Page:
Unnamed People of Yoknapatawpha

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Unnamed People of Yoknapatawpha
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Unnamed People of Yoknapatawpha
Race: 
Multiracial Group
Gender: 
Multi Gender Group
Class: 
MultiClass Group
Rank: 
Minor
Vitality: 
Alive
Biography: 

This icon represents the various inhabitants of Yoknapatawpha who are seen in town at various points during the narrative.
When Narcissa Benbow, for example, drives her brother in the mid-afternoon from the train station through the Square to the tree-lined street where they live, the narrative describes the scenes from Horace's perspective, returning to Jefferson after being at the war in France. The opening pages of Part Three provide a fairly detailed inventory of the various generational and class and racial groupings into which the population is organized, at least by Faulkner's imagination: "dawdling negro boys," "old men bound townward," "drifting negroes," "country people," "urbanites," "men in titled chairs before certain stores," still older men wearing their Confederate uniforms "beneath the porticoes of the courthouse," "young men" pitching dollars, "young girls in their little colored dresses," more Negroes who "lounge" and more "countrymen in overalls" who "squat" (161-62).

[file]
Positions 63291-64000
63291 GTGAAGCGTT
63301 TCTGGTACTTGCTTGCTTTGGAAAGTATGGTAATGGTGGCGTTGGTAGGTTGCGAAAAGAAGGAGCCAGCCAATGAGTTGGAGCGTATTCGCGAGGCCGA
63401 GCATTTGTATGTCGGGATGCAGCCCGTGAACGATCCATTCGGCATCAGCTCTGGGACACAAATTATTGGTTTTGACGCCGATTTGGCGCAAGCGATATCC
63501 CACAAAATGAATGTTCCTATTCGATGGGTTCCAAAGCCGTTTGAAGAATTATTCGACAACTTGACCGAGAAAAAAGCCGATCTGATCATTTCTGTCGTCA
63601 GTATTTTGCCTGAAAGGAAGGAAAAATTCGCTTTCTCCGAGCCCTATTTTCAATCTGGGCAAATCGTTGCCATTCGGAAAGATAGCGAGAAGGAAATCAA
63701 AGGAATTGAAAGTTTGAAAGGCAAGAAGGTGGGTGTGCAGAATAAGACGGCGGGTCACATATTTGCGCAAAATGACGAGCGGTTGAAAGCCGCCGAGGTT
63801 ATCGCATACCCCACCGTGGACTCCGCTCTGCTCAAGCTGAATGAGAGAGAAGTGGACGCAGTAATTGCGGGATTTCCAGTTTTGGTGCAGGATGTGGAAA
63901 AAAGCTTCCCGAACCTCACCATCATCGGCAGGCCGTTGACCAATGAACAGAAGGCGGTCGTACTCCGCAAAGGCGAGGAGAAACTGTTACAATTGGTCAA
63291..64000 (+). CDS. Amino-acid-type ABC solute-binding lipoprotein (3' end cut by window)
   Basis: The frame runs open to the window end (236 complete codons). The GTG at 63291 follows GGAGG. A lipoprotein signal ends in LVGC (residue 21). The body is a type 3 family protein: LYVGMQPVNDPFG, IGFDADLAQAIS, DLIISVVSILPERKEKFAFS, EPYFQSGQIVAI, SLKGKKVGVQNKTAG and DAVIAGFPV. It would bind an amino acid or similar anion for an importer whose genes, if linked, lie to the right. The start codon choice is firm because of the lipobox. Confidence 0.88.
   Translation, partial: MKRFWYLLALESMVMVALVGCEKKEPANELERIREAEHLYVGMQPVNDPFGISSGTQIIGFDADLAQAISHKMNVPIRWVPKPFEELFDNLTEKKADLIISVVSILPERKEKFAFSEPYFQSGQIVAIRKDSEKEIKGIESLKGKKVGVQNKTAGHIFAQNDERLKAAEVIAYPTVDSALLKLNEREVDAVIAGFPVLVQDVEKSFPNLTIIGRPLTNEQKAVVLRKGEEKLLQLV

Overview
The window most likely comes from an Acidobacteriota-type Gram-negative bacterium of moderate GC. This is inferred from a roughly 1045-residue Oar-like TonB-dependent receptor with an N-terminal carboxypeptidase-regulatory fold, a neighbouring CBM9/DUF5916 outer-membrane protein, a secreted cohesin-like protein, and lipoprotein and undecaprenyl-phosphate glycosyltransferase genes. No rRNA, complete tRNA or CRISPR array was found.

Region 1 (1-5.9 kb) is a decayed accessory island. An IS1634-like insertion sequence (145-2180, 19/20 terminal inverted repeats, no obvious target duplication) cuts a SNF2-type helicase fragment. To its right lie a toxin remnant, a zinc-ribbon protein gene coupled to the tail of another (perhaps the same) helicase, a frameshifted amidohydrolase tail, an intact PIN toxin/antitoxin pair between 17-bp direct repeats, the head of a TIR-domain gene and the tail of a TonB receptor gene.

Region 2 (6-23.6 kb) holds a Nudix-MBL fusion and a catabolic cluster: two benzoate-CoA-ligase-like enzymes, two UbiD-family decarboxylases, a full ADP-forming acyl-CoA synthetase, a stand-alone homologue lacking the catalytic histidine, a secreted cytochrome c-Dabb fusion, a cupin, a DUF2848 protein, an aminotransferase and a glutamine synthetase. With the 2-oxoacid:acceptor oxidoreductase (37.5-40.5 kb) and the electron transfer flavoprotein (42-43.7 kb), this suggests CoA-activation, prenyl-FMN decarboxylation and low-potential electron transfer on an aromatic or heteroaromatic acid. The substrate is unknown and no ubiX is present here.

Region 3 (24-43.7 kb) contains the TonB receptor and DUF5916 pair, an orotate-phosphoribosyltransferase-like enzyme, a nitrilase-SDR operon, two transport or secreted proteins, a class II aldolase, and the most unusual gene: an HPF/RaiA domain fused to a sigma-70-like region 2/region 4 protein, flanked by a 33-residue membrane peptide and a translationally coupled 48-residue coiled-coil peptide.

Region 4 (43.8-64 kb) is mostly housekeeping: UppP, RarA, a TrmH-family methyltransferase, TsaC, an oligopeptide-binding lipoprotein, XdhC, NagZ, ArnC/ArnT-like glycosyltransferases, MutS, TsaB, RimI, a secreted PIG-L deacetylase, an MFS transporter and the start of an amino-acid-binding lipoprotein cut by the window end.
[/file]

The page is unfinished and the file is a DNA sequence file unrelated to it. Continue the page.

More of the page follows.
When Young Bayard parks on the Square at noontime, he sees "Negroes slow and aimless" and "country people." This latter group is broken up into "men in overalls or corduroy," "women in shapeless calico" with "snuff sticks," "young girls in stiff mail-order finery" and "youths and young men in cheap tasteless suits" (117-18).
Working in the bank after hearing that Narcissa is marrying Bayard, Bryon bitterly notes the "passers" on the street who say hello to Old Bayard "with florid cheerful gestures" and the "depositors" who come into the bank: "people cheerful and happy with their orderly affairs" (269).
When, later, Byron moves among them at night in the Square, they are made of mainly of "the group that sat nightly in front of the drug store" (273), the young couples courting by going to the movies and "more sedate groups" of men, women and children window shopping (274).

Individual or Group: 
Group

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